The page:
Prevention Eventually Fails, part one

Here’s a quick example of preventative measures (in this case anti-virus) failing, and how NSM can help us out.

The scenario:

An AV alert is raised saying that a nasty threat has been detected and removed from a machine. The staff responsible for the organisation’s servers and workstations rejoice – another success for their fine security measures!

Meanwhile, the network security staff see the alert also, and decide to do some digging of their own. The AV alert says something along the lines of:

“Hello, I have deleted an instance of J­S/Tenia.d on a machine at 10.6.7.130  from C:\Documents and Settings\some.user\Loc­al Settings\Temporary Internet Files\Content.IE5\some.directory\somefile[1].htm at 1/22/09 10:48:03 AM”

OK, so AV has removed a file from IE’s cache. Let’s research the threat a little – it says that it’s a detection of <iframe> tags after the document’s closing </html> tag. Minimally, this is malformed HTML – at worst, it’s some hostile code targetting the user’s browser.

But AV caught it, and we’re safe…

…right?

The NSM methodology advocates the validation of all reported security events, such as those fired by automated systems like AV and IDS. We can leap into action here and satisfy ourselves that AV did its job and that we are, indeed, in the clear.

The first task is to work out where the suspect  HTML came from in the first place. We know the name of the file from the AV report, and if we really wanted to we could parse the user’s IE history to find out where it came from.

But we don’t want to do something so grubby as interfering with someone’s machine. For one thing, our investigation will leave a forensic footprint on the machine that may hinder a subsequent examination. If we discover evidence of an actual crime, we don’t want our meddling with the machine to have inadvertently destroyed any evidence or introduced any artefacts that a defence barrister could use to discredit us. Let’s leave the machine alone and see what the network can tell us.

We know when the AV alert was raised, and we know the IP address of the infected machine. From this and from the full-content data we’ve been capturing, we can build a picture of the user’s browsing activity. If we locate the capture file that spans the time period we’re interested in, we can invoke a little tshark-fu:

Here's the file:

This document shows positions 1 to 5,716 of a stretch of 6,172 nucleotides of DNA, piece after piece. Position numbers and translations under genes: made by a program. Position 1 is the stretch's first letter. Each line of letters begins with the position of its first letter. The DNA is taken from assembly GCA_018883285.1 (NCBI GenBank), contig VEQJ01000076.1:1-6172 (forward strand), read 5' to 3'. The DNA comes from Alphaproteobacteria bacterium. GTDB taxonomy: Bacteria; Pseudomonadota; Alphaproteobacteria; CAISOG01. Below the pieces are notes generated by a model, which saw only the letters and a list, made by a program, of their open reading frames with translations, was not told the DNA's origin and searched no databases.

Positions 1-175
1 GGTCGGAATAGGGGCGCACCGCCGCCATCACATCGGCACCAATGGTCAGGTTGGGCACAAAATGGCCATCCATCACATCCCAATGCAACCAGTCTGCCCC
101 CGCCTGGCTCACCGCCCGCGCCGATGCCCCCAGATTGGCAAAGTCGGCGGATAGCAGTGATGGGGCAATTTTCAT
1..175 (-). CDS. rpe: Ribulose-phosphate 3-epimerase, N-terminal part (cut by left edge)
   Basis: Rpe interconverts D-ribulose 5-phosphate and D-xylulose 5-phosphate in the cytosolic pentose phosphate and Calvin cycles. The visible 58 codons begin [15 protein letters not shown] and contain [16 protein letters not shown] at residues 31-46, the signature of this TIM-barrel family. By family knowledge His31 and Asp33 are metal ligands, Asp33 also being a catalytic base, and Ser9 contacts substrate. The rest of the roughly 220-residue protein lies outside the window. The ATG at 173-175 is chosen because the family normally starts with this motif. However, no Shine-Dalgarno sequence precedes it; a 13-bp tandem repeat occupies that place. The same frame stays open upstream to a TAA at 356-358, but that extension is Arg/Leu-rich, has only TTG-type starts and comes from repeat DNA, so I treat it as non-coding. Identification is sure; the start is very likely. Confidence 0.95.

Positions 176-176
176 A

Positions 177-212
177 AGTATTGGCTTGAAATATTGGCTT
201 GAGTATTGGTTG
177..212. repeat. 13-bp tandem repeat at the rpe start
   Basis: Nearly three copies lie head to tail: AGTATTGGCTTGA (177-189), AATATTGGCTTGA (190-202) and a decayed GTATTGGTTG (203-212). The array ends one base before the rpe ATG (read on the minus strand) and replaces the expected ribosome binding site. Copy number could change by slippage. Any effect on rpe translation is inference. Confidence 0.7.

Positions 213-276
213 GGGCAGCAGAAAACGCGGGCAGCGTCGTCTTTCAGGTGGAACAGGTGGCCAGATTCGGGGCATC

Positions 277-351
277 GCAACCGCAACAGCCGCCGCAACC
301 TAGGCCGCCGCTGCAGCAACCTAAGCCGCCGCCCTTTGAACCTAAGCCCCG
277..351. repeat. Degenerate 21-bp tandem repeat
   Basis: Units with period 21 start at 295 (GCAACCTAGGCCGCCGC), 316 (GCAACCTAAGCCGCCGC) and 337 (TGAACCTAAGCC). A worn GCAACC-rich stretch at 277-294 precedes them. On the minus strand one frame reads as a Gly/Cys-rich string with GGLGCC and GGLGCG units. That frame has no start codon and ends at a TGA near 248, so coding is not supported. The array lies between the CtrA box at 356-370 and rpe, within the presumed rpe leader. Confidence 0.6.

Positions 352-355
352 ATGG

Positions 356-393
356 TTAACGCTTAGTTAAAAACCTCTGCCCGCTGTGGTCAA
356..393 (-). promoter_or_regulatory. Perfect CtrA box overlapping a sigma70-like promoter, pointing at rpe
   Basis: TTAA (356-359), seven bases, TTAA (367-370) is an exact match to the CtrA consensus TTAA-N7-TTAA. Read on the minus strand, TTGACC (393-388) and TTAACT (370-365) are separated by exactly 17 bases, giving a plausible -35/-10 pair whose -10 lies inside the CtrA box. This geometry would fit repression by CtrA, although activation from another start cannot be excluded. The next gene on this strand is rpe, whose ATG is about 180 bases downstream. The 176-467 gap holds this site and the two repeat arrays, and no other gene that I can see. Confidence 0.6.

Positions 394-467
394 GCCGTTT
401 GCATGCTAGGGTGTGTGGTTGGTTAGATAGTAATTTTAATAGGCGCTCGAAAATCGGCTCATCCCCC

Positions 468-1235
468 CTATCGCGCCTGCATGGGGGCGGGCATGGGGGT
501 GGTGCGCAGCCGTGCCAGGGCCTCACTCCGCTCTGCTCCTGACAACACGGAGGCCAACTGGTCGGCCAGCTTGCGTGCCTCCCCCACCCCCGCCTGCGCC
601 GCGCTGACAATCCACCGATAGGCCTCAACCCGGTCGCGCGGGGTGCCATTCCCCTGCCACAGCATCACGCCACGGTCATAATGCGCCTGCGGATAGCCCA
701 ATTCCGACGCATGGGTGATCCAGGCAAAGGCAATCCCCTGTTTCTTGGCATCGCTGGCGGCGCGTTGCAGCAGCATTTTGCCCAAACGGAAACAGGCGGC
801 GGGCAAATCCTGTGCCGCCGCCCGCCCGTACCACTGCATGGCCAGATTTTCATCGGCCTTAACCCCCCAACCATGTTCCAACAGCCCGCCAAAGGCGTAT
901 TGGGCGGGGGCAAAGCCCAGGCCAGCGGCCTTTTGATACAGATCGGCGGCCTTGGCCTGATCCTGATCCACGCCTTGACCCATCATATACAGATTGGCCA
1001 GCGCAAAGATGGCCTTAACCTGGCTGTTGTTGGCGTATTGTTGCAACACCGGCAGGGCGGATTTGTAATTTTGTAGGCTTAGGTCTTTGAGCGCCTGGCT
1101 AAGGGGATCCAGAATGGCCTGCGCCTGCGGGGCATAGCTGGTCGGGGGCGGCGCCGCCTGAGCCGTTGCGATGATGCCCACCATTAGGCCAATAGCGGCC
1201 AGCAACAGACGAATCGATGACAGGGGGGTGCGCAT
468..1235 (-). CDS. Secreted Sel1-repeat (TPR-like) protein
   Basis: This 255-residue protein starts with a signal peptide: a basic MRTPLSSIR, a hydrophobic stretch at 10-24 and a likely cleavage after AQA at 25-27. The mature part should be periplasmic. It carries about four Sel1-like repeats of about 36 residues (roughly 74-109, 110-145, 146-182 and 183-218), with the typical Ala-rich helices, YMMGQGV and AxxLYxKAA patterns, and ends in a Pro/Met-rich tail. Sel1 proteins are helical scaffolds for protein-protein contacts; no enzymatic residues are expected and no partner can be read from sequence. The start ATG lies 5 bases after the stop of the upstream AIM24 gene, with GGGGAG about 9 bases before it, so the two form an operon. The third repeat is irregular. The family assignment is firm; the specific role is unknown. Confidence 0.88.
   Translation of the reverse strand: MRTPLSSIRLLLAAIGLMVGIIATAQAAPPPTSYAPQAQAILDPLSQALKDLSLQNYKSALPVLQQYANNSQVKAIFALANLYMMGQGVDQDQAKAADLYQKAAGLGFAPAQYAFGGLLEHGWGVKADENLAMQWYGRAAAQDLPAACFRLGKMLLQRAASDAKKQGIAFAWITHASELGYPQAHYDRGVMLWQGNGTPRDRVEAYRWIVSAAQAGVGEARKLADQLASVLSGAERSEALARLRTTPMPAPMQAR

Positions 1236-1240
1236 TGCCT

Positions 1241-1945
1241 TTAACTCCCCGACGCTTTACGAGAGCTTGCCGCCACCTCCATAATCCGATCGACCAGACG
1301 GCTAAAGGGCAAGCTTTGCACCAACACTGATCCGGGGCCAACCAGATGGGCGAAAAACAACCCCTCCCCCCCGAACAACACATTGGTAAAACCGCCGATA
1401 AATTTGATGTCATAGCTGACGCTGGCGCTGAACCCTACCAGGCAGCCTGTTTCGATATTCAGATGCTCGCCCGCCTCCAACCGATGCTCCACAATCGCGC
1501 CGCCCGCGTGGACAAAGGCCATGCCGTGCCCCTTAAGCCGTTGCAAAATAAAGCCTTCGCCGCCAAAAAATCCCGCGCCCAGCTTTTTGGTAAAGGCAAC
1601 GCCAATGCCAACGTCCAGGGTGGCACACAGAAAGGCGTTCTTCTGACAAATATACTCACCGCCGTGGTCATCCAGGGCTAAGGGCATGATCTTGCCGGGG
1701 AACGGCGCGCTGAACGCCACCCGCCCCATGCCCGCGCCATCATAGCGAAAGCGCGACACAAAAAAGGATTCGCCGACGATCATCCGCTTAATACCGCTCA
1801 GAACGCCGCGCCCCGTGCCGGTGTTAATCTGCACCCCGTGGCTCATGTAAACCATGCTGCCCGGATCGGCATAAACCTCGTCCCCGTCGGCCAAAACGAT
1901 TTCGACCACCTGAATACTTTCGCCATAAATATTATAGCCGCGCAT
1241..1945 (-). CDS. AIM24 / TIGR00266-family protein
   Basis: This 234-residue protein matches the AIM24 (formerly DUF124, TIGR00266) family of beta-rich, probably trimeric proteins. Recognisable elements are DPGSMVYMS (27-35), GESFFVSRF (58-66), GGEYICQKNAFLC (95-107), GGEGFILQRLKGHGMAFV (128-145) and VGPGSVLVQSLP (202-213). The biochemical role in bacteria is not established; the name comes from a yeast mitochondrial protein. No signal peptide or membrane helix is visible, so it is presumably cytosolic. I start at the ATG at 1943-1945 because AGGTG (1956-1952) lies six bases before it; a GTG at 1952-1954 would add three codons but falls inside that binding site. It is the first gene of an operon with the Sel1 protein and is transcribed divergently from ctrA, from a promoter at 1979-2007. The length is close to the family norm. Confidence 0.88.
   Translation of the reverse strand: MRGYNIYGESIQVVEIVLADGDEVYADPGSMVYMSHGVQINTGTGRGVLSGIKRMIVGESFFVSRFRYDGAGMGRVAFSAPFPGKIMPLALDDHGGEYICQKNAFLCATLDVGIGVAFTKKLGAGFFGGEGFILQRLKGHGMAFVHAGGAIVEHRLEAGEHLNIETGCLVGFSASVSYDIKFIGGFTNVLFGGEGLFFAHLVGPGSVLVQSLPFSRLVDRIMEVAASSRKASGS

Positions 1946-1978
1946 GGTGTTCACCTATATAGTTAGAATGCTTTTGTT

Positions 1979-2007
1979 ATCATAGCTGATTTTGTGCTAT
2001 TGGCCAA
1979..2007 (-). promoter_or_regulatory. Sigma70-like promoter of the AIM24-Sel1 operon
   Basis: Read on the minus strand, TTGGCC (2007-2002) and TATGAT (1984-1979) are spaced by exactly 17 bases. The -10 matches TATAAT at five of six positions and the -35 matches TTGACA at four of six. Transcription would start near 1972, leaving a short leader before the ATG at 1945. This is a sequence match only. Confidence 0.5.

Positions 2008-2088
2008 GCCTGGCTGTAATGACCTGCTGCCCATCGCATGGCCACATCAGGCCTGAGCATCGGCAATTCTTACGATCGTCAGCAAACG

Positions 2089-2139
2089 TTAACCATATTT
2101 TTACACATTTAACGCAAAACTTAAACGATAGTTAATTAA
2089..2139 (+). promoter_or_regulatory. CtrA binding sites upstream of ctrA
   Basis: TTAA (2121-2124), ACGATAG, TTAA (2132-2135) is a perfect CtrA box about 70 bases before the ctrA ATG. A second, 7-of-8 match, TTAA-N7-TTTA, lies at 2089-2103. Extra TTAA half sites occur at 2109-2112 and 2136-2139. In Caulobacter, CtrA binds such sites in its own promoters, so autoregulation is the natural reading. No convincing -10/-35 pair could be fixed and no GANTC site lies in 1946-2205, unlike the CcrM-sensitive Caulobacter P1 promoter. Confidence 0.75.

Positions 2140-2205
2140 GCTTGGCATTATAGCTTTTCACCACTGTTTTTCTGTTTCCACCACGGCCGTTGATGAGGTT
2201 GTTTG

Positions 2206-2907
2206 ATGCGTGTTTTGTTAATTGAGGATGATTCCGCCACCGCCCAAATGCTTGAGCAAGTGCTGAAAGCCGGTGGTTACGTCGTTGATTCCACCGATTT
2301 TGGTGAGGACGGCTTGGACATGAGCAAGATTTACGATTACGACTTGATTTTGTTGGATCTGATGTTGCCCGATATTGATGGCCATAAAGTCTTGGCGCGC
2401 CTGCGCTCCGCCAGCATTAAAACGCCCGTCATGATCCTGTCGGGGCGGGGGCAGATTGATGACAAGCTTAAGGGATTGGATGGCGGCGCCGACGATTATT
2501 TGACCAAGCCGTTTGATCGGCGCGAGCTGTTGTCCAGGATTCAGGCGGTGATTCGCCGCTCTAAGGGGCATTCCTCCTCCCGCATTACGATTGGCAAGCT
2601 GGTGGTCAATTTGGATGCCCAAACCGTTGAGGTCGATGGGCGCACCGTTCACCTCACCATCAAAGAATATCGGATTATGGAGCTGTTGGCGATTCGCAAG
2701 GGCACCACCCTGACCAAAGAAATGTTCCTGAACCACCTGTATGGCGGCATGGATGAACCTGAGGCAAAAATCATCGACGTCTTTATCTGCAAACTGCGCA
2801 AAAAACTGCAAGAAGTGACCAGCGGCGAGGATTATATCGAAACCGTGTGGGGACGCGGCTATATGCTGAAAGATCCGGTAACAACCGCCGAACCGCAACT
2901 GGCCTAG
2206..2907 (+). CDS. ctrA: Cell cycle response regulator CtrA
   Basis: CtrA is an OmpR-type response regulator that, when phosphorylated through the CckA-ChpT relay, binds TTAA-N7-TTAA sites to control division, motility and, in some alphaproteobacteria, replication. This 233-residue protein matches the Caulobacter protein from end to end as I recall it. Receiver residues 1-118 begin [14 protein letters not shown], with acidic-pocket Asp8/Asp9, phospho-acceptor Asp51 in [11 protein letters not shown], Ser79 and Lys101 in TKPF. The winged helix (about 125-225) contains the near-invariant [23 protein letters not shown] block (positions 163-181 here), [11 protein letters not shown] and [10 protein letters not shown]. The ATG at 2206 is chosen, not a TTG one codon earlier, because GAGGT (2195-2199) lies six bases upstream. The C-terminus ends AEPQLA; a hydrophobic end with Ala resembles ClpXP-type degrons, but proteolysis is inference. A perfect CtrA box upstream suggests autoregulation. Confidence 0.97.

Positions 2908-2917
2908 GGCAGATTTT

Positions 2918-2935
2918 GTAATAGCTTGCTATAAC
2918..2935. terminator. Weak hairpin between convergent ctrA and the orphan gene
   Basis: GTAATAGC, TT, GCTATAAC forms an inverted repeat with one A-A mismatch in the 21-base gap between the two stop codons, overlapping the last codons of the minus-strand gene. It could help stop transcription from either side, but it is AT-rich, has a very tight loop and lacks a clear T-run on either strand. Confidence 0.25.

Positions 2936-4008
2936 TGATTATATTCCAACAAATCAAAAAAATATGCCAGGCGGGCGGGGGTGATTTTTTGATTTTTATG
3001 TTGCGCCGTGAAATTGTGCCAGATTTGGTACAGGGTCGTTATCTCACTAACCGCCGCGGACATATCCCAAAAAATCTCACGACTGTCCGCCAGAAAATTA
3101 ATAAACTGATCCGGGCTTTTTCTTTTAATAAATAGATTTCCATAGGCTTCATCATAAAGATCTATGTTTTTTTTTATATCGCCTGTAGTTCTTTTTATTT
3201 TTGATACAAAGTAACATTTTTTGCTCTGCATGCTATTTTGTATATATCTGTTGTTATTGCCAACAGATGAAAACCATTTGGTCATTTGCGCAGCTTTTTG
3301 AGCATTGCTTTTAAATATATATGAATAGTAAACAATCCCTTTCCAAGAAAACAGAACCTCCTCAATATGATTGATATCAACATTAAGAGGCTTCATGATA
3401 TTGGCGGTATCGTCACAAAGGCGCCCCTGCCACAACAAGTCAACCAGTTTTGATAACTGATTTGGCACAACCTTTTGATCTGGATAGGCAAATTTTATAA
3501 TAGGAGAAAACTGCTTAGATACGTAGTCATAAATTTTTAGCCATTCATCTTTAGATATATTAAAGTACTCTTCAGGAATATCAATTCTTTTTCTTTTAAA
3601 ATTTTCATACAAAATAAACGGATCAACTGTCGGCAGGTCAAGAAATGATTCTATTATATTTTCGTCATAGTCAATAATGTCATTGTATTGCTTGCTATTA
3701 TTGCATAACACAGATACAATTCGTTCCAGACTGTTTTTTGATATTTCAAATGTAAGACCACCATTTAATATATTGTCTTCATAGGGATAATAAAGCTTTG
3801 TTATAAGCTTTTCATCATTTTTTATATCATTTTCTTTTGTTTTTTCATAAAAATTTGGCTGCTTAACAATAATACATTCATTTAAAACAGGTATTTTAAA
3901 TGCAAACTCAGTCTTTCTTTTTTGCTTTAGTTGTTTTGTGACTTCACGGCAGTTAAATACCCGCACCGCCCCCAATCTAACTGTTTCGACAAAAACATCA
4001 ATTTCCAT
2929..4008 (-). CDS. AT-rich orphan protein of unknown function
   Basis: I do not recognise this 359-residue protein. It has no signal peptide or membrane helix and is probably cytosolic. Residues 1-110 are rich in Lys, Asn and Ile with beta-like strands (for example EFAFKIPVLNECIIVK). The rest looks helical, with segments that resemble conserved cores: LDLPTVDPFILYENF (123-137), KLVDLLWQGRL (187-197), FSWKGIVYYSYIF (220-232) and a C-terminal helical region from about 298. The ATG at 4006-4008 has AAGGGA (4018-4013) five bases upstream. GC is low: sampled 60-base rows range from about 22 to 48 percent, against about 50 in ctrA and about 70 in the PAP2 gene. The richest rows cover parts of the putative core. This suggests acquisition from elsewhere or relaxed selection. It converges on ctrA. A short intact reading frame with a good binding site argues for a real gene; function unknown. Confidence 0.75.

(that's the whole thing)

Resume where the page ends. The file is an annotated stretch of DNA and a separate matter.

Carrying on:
tshark -r yourfile.pcap -R "http.request and ip.src eq 10.6.7.130"
-T fields -e frame.time -e http.host -e http.request.uri

This will give us a brief account of 10.6.7.130′s web browsing history, based upon what tshark can understand as an HTTP request (so we’re not going to see any HTTP on odd ports, for example, but it’s a good start!).

Alternatively, there may be other sources of information at our disposal. We may have proxy server logs, or URL filter logs, etc. However we do it, we will be able to determine the user’s browsing history without touching their machine.

Once we’ve got the history, we need to find somefile[1].htm. The “[1]” part is put there by IE when the file is cached, so we’re really after somefile.htm. We can look back through the user’s history and locate the full URL, based upon the time of the AV detection and the name of the file. This snippet came from the URL filter server scrutinising the user’s web browsing activity:

Jan 22 2009 10:42:47 10.6.7.130 Accessed URL

http://some.server/somefile.htm

This looks like it. There is a discrepancy in the timings, though. The timestamp above came from the carefully-synchronised device that performed the URL filtering. The timestamp in the AV report came from the suspect computer, whose clock is clearly a little out!

Now, to see if this file really is hostile (as AV claims), we can either fetch this URL in our carefully controlled lab environment, or we can extract it from the full-content capture.